With deflation, householdsí purchasing power increases by 20% and the market for goods and services also increases by 20%. If productivity rises more than 20% over five years, companies can actually produce and sell 20% more goods and make more profit than they did five years before.

What the banks and their neofeudal enforcer the Federal Reserve want is for households to become poorer but more heavily indebted. They donít want households to be able to afford more goods and services--they want households to have to borrow more money to buy more goods and services because issuing more loans is how banks make huge profits.

Politicians love bank profits as much as the banks because they collect tens of millions of dollars in contributions (in more honest terms, bribes) from the banks. Politicians donít care if 90% of American households get poorer every year thanks to inflation created by the Federal Reserve: the 1/10th of 1% live in a completely separate world than the 99.9%.

The banks and their politician partners love inflation because it lines their pockets with tens of billions of dollars in profit. They have worked very hard to convince the 99.9% that inflation is good and deflation is bad, but itís simply not true. Inflation is a slow, continual theft that robs the hard-working productive members of society and transfers the wealth to the banks and their crony lapdogs, the politicians and lobbyists.

Banks and the Federal Reserve hate deflation because people can buy more goods and services without borrowing money to do so.

If the Federal Reserveís nightmare comes true and deflation occurs, something else happens that the banks fear and loathe: marginal borrowers default on all their debts. Rather than being easier to pay, the debts become more difficult to pay as money gains value. Marginal borrowers no longer get the ďboostĒ of inflation, so they increasingly default on their loans.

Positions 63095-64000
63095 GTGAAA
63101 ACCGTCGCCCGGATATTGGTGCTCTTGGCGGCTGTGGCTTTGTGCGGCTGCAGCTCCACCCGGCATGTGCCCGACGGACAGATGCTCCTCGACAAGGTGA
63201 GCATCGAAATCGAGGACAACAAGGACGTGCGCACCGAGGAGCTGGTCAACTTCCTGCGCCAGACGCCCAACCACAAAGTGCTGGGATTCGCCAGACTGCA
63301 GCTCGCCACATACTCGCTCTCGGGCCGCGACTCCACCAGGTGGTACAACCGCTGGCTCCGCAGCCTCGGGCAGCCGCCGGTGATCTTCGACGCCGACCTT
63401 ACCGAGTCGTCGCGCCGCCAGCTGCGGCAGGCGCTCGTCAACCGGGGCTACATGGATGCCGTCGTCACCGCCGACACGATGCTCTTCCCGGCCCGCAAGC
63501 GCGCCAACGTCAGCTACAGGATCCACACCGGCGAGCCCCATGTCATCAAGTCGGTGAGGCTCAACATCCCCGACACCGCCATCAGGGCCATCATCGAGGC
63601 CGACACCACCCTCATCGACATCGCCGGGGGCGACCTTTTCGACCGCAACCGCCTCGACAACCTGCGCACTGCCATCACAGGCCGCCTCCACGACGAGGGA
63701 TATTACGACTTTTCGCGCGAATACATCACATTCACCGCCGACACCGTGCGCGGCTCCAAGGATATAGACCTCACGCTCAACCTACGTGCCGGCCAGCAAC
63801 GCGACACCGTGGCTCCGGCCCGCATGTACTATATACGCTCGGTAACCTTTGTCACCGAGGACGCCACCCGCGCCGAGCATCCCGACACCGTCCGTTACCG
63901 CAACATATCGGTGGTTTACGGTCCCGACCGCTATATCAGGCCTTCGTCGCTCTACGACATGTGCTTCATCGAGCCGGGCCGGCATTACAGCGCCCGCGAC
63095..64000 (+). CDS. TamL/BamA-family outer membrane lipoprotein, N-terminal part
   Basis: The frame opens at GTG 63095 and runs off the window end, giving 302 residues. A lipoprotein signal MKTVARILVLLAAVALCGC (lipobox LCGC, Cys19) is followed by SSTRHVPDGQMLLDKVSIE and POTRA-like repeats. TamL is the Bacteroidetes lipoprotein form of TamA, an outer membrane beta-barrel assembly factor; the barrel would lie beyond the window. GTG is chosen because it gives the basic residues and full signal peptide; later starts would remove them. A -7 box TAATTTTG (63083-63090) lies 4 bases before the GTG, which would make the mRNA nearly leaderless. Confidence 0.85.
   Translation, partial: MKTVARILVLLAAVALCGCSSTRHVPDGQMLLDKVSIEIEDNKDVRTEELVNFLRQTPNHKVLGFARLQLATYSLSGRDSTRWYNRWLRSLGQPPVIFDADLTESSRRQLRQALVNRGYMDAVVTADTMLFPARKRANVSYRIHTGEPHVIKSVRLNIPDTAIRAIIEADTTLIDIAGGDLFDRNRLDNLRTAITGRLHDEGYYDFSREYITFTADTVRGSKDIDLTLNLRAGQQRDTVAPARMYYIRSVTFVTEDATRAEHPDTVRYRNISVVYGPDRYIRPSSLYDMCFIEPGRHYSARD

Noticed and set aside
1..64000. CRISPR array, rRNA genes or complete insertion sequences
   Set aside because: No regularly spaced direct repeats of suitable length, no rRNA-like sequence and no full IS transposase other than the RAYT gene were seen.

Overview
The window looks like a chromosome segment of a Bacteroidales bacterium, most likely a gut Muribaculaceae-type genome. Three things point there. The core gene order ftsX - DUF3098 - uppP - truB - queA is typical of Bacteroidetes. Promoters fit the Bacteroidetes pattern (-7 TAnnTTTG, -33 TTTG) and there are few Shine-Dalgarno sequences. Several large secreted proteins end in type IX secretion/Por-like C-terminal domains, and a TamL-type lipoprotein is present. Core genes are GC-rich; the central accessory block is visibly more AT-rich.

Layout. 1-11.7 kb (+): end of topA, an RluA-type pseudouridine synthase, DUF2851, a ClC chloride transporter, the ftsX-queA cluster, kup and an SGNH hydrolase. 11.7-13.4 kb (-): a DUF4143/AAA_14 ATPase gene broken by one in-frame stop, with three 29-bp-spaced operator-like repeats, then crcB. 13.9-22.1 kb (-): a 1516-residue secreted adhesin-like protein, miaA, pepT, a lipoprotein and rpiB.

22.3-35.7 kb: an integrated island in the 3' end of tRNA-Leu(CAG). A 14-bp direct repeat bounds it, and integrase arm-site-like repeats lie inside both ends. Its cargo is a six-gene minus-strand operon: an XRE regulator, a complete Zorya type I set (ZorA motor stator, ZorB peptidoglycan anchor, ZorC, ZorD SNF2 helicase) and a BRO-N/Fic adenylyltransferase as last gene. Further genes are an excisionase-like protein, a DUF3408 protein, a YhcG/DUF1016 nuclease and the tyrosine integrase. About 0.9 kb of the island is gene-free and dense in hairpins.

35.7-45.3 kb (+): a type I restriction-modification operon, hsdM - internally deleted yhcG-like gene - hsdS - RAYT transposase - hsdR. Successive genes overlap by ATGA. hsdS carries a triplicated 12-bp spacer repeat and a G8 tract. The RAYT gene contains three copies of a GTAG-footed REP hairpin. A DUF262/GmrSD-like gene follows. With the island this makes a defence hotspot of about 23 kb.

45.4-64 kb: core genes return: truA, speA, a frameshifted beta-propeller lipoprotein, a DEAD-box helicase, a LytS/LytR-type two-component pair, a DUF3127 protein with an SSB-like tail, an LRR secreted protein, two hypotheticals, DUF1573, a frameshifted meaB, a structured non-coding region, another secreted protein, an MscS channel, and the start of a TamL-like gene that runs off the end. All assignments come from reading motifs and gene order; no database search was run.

How is it bad for hopelessly over-indebted, overleveraged households to default on all their debt and get a fresh start? Exactly why is that bad? What is the over-indebted household losing other than a lifetime of debt-serfdom, stress and poverty?

The banks have to absorb the losses, and since they are so highly leveraged, the losses drive the banks into insolvency. They are bankrupt and must close their doors.

Note that 99.9% of the people benefit when bad banks absorb losses and close their doors. Only the bank managers, owners and bond holders lose, and everyone else gains as an unproductive, poorly managed bank no longer burdens the economy with its malinvestments and risky bets.

The Federal Reserveís policy of protecting the wealth and power of the banks while stealing from wage earners via inflation is a catastrophe for the nation and the 99.9% who are not financiers, politicians and lobbyists.

If you want to do something for the poor and middle class, encourage deflation.

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We are like passengers on the Titanic ten minutes after its fatal encounter with the iceberg: though our financial system seems unsinkable, its reliance on debt and financialization has already doomed it.

We cannot know when the Central State and financial system will destabilize, we only know they will destabilize. We cannot know which of the Stateís fast-rising debts and obligations will be renounced; we only know they will be renounced in one fashion or another.